I’m not the type of mom who usually votes (intentionally) with my dollar. I tend to purchase products for my family based on value, taste, preference, and frugality. Only in rare instances do I feel self-important enough to boycott a product.
That said, a lot of the most common and conventional products in my consumption-driven life are starting to get on my nerves. For example, the tried and true kid favorite pictured here.
Really? We can breathe a sigh of relief now that Cheerios are presumably GMO free. I won’t get into the details of GM technology, but IMO if someone doesn’t comprehend at least the basics of transcription, translation, and protein synthesis and function, s/he doesn’t have sufficient understanding to justify an inherently anti-GM stance. (Anti-Monsanto is one thing, anti-GM is another.)
Enough rambling. The point I’m trying to make is that the Appeal to Nature mentality is saturating product marketing to a level unseen in decades. Don’t let the “All-Natural Wool!!” be pulled over your eyes so easily.
For instance, I’ve been buying these unscented baby wipes since my oldest was born. Only recently has the package been emblazoned with “Made with Botanic™ Fibers.” Botanic Fibers are a proprietary, biodegradable, sustainable wood fiber. I’m all for biodegradable and sustainable. On the other hand, I’m totally horrified by the innocent masses slowly being conditioned to believe that natural is better.
This is a slow, circular, and vicious cycle. It begins with marketers selling products with logos and slogans essentially saying, “buy me, I’m all-natural, so I must be good for you and your delicate family!” At the same time, an unsuspecting young woman is inundated with her friend gushing about her favorite natural remedy, and letting her slather on her newest Burt’s Bees hand cream.
Slowly but surely, she is convinced that natural is better. The greenwashing doesn’t end there. She doesn’t want an epidural in childbirth because it might lead to the dreaded Cascade of Interventions monster. She wants to keep her children and community healthy, but gods forbid she vaccinate them. After all, so-called “natural immunity” has got to be better than injecting scary chemicals into those pure little bodies. She wants to stay at her promising job, but puts her career trajectory on hold to avoid formula at all costs and breastfeed (I’m guilty of this. See how pervasive the thinking is?)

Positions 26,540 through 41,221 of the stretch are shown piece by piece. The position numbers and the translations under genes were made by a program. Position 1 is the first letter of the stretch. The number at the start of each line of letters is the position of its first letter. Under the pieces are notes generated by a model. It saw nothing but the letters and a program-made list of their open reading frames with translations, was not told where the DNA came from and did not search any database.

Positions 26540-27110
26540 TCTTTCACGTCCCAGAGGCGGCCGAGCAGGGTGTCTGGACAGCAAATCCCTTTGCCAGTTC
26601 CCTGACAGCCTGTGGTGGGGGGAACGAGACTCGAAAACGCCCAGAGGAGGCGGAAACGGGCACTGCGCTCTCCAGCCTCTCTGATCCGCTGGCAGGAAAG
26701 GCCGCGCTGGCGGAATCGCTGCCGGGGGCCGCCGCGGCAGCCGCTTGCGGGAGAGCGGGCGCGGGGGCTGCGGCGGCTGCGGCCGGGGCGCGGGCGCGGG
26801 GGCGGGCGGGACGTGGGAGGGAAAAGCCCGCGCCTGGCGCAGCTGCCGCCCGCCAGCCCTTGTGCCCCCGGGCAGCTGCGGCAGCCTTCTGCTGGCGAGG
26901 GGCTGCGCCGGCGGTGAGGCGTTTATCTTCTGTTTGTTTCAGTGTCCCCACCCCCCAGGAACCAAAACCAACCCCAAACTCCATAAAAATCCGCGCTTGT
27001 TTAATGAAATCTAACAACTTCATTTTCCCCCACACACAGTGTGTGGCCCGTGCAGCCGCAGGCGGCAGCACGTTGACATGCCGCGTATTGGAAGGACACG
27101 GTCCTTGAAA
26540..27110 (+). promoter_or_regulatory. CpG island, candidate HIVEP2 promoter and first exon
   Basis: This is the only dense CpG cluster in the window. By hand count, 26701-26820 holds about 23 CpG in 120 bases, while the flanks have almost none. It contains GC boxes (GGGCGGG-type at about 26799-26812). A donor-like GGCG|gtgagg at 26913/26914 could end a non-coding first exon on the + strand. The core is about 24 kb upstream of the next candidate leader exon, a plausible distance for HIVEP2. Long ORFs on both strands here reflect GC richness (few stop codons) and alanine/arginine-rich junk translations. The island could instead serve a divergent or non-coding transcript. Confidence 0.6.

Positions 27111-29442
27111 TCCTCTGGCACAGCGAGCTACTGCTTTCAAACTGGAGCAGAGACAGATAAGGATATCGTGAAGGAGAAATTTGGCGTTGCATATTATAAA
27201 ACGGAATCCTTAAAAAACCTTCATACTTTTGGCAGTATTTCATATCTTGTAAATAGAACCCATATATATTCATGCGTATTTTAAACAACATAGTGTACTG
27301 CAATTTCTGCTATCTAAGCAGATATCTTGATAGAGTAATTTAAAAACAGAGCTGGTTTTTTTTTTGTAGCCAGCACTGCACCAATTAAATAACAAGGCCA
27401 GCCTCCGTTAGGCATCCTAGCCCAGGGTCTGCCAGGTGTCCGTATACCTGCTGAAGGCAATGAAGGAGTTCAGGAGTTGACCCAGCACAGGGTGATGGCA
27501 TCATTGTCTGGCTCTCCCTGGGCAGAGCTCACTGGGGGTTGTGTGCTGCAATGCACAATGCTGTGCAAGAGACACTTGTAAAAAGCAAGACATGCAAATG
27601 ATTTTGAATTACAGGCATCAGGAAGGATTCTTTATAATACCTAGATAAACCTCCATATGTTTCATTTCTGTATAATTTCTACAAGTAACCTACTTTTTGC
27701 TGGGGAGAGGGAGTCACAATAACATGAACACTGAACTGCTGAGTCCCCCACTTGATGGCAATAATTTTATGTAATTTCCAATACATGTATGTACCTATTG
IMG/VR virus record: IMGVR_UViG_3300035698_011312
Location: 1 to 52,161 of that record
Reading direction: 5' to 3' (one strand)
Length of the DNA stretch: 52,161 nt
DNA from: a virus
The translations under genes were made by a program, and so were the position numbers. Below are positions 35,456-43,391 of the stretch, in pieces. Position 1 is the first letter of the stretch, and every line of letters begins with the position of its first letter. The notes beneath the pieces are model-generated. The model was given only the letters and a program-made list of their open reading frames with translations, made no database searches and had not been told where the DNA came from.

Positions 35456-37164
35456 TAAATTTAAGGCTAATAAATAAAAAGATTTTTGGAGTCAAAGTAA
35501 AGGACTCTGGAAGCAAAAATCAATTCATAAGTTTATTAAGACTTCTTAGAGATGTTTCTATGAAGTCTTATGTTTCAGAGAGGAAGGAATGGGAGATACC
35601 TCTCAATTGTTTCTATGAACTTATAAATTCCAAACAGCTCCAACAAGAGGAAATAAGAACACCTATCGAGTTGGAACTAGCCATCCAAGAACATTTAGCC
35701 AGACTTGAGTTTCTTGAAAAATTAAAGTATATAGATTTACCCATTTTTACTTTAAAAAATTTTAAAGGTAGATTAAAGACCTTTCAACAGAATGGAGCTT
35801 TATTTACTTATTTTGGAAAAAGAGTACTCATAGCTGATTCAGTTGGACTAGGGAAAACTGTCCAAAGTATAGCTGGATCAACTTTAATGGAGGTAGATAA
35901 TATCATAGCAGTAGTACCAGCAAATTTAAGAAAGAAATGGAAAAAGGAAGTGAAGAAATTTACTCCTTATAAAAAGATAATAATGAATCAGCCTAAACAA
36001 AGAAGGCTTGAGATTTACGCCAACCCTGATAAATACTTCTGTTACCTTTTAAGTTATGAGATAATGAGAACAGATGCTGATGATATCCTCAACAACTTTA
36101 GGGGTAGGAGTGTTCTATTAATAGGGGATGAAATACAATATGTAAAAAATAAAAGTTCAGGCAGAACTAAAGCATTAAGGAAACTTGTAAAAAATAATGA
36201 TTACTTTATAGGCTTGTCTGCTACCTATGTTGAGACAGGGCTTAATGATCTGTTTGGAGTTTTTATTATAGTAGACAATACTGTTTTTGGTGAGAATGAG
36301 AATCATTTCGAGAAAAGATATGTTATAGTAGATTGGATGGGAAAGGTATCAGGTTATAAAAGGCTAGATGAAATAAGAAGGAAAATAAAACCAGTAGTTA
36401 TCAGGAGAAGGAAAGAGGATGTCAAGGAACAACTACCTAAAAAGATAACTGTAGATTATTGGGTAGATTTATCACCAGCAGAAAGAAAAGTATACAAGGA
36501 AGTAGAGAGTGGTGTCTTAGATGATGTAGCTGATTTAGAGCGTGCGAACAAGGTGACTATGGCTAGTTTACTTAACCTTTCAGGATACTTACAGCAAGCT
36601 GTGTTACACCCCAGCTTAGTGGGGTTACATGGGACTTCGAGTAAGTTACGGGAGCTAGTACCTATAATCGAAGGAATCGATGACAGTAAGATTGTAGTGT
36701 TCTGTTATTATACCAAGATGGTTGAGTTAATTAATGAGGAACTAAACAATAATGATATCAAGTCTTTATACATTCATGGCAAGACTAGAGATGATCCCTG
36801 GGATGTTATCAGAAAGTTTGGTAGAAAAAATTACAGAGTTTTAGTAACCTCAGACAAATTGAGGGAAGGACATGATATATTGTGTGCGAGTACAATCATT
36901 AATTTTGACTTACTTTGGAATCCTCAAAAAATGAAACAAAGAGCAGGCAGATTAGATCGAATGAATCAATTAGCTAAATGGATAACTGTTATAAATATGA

Not only does the mentality affect the average suburban mom. The greater good suffers when test fields of potentially world-changing golden rice are vandalized before even entering the testing phase. The greater good suffers when herd immunity is broken by the anti-vaccine movement. The greater good suffers when beneficial medications for mental health are stigmatized.
Personally, I’ve had enough. I can’t blame corporations for minding their bottom line. But let’s think before we jump to conclusions about nature. Nature will bite you in the ass without blinking twice. Let’s not be held to an arbitrary standard of doing more with less. Let’s release the dread of judgement from peers. Let’s understand the wisdom in trusting experts who devote decades and collective centuries of education and systematic exploration to learning about a field of science. Let’s not succumb to illusions of grandeur that tens of hours of googling constitute “research” and “education.”
I, for one, am thankful for modern medicine and technology. I love my favorite all-natural pure Icelandic wool sweater, but I keep that thing far away from my eyes.